- Patent attorneys are experts at preparing and filing patent applications as well as representing clients in court in cases involving patents such as infringement, licensing, and re-examination
- Every Applicant shall make an application for Patent in Form 1 (Application for grant of patent) or in Form 2 (Provisional/Complete specification), only for one invention along with the proof of the right to make the application
- If the proof of the right to make the application is not furnished with the application, shall be filed within a period of six months to the patent office
- Within 48 months of the date of priority of the application or the date of filing of the application, a request for examination be filed for examination of the application
- Following the release of the first examination report, the applicant is given the opportunity to respond to the report’s objections
- The applicant must meet the requirements within 6 months of receiving the first examination report, which may be extended for an additional 3 months at the applicant’s request
- If the applicant fails to comply with the requirements of the first examination report within the time frame of 9 months, the application is considered as abandoned
- After all objections have been addressed and all requirements have been met, the patent is granted and published in the Patent Office Journal.
TERM OF PATENT
Every patent in India is valid for 20 years from the date of filing, even it is filed with a provisional or complete specification. Every patentee must renew their patent every year by paying a renewal fee. There is no renewal fee for the first two years. From the third year onwards, the renewal fee is due. The patent will be revoked if the renewal fee is not paid. After 20 Years Patents cannot be extended and becomes a part of public domain.
POST PATENT COMPLIANCES
RESTORATION OF LICENSE
A patentee or his legal representative has the safeguard to restore a lapsed patent by making an application in Form 15 along with the renewable fees within 18 months from the date of lapse.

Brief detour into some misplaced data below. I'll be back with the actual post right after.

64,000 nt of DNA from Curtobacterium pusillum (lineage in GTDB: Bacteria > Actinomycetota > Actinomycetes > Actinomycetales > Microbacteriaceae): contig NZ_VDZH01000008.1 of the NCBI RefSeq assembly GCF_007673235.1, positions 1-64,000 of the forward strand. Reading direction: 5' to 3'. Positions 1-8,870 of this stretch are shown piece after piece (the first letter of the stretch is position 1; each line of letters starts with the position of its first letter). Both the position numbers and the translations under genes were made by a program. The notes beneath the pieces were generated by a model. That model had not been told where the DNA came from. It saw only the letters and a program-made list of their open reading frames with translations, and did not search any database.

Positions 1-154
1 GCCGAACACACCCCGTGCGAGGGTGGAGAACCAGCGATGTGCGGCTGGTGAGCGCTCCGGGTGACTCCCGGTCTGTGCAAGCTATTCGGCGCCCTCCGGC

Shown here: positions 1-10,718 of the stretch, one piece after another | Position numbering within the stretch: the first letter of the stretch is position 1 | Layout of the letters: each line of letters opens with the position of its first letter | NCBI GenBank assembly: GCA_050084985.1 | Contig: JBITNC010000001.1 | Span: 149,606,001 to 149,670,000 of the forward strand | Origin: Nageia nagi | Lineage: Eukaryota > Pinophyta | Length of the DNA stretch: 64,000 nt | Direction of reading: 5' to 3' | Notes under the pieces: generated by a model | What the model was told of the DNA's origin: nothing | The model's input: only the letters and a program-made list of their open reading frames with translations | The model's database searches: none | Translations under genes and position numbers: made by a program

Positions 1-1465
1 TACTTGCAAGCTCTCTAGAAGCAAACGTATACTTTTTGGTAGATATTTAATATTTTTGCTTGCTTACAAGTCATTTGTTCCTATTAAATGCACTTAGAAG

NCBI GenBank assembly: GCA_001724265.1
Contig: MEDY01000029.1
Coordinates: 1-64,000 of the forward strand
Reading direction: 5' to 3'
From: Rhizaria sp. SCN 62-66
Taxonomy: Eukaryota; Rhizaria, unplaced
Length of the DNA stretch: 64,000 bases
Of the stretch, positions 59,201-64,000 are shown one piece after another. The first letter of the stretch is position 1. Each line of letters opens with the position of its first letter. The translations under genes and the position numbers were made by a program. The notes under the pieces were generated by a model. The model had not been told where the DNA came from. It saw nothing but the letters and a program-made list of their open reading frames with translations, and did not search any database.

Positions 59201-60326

FOREIGN FILING LICENSE
- If an Indian resident or Company intends to file a patent outside India, shall have to obtain a permission i.e. foreign filing license from Indian Patent Office first
- The request for making permission for filing patent outside India is made in Form 25
- An application for a patent for the same invention has been made in India, not less than six weeks before the application outside India
INTIMATION REGARDING PATENT FILED OUTSIDE INDIA
- Every Applicant shall make a statement and undertaking in Form 3 within six months from the date of the filing of the application for Patent outside India
- Disclosure of statement containing details of Country, applicant and invention
- Non compliance of filing of Form 3 leads to revocation of Patent Applications.
- In contrast to the exclusive rights that are conferred on a patentee to use, make, or sell a patented invention and prevent unauthorized and illegal use by third parties, a compulsory license allows a third party to use, make, or sell an invention for which a patent has been granted without the consent of the patent owner
- After three years have passed since the patent was granted, any person interested may submit an application to the Controller for the grant of a compulsory license on the following grounds:
- the public’s reasonable requirements for the patented invention have not been met or
- the patented invention is not available to the public at a reasonable price or
- the patented invention has not been operational in India’s territory
- When the aforementioned conditions are met, a person who is already the holder of a patent license can apply to the Controller for the grant of a compulsory license.
The Patents (Amendment) Rules, 2021 came into effect on September 21, 2021 with following key changes:
- Union Government has reduced the patent filing and processing fees that are imposed on educational institutions by approx 80%.
- The reduction in fees is at par with similar concession granted to start-ups under the Start-up India initiative
- Indian as well as Foreign applicants can claim the status of eligible educational institutions now, by submitting a Declaration in Form 28.
TERRITORIAL JURISDICTION OF APPROPRIATE OFFICE FOR THE APPLICANTS
|S.No.||Patent Office Branch||Territorial jurisdiction|
|1.||Mumbai||The States of Maharashtra, Gujarat, Madhya Pradesh, Goa and Chhattisgarh and the Union Territories of Daman and Diu & Dadra and Nagar Haveli|
|2.||Chennai||The States of Andhra Pradesh, Karnataka, Kerala, Tamil Nadu, Telangana and the Union Territories of Pondicherry and Lakshadweep|
|3.||New Delhi||The States of Haryana, Himachal Pradesh, Punjab, Rajasthan, Uttar Pradesh, Utarakhand, Delhi and the Union Territory of Chandigarh, Jammu and Kashmir and Ladakh.|
|4.||Kolkata||The rest of India.|